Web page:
Kirsty: You yourself seem a bit more upbeat in general than your band’s image would suggest. Is it ever hard for you to behave in a way that’s in keeping with the band’s image?

Toshiya: If I were to say one or the other, I am… really gloomy. (Laughs) And to be seen as cheery would be my own way of battling against it. To have people think that I’m a happy person would be pretty lucky for me.

Dir en grey. Photo: Kirsty Evans
Dir en grey. Photo: Kirsty Evans

Kirsty: It’s not like you’re forcing yourself to be dark, right? You seem to be laughing in all your photos.

Toshiya: Nope, not at all. But, I feel like smiling is more approachable than having a scary face on.

Kirsty: Since we’re running out of time, final question. If and when the band breaks up, would you want to join another band or do something completely different?

Toshiya: Well… I think humans can do anything if they put their mind to it. Maybe it’s okay even if it’s not music. If I’m still able to express what I want to do, maybe that choice is fine.

11 thoughts on “Toshiya uncensored: mosh pits, skirts and Dir en grey’s fans and non-fans

  1. Thank you so much for this. It’s nice to hear more from Toshiya, rather than always from the other band members. It gave some real insight to his personality and how he plays his part in the band. Again, thanks so much! 🙂

  2. This interview was a nice read–thank you for sharing it! The questions were just as good as the answers, too. It’s nice to see a member of the band be asked different or interesting queries for a change…

    And I never knew Toshiya was an art student. Huh.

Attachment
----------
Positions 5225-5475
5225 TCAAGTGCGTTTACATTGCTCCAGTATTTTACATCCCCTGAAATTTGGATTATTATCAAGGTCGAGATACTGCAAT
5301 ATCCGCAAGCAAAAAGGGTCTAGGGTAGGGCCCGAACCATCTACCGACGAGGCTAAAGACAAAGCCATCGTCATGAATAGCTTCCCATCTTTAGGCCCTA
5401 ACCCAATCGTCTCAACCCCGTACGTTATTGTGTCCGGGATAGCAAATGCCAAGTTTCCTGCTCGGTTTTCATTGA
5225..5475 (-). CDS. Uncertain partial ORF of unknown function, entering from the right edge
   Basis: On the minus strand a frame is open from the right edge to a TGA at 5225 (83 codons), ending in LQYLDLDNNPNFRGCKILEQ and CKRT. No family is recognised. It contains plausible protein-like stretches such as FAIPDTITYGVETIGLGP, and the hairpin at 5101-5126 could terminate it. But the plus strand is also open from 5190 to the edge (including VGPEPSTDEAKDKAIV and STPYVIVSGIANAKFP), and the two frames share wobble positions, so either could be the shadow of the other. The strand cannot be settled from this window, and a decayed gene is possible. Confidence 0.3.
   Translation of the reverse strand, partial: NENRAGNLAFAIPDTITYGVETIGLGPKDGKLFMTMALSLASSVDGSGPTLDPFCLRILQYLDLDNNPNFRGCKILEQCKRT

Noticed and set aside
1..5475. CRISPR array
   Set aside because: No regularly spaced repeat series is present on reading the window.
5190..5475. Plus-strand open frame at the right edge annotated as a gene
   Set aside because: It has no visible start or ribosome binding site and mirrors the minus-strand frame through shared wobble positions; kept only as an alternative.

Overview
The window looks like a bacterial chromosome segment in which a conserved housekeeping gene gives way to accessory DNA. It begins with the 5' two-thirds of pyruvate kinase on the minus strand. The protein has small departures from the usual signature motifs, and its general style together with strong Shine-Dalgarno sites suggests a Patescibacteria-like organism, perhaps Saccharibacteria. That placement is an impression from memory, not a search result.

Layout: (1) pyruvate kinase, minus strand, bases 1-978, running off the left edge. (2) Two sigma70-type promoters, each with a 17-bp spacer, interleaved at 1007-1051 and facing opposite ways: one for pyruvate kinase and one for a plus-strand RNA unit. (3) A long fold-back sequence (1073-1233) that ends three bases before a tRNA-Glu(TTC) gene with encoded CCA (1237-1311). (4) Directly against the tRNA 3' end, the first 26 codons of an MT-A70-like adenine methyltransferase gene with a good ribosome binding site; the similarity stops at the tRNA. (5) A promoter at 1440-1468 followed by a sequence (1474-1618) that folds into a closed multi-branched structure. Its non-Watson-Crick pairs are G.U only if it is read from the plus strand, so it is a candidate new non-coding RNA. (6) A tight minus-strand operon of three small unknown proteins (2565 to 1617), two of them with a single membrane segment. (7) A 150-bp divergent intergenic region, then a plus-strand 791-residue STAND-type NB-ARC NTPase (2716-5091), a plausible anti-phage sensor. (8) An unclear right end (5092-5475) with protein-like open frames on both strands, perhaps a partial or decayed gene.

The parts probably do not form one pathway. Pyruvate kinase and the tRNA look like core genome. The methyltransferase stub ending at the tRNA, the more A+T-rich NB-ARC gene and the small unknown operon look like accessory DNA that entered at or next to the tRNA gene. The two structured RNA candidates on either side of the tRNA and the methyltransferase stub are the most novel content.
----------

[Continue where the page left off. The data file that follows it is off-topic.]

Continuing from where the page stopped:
3. This interview was really insightful to not only Toshiya but the band as a whole!

    Thank you so much for sharing this with the fans and possibly even new fans!

  4. Nice interview, nice questions and nice answers.

    It’s always a pleasure to read interview when the member choosen is Toshiya.

    Thank you a lot!

  5. This interview was really interesting and I was enjoying it through the whole time I read it!

    Lately, it seems most interviews object is Toshiya. And I like it . A lot.
    His answers are almost poetic sometimes and he gives such a beautiful, visual image when he talks about the band.

    Thanks for this, it was a real nice reading!

  6. I liked the interview, but it woulda been great to have more specific questions that nobody else seems to want to ask them when they are right in front of them:

    ** Many fans outside of Japan initially discovered Dir en grey’s music through mp3 files that were put up on internet fan sites and file-sharing services as early as 2002. How aware were you of this connection between The Internet and the sudden increase in popularity of your music outside of your home country?

    ** “You’ve put out many albums and DVD’s before your U.S. debut, Withering to Death, was released through Warcon in 2005. Would you ever consider re-releasing some of the older albums and DVD’s through your current U.S. distribution so that a wider group of fans could afford them, or is that strictly up to your record label in Japan?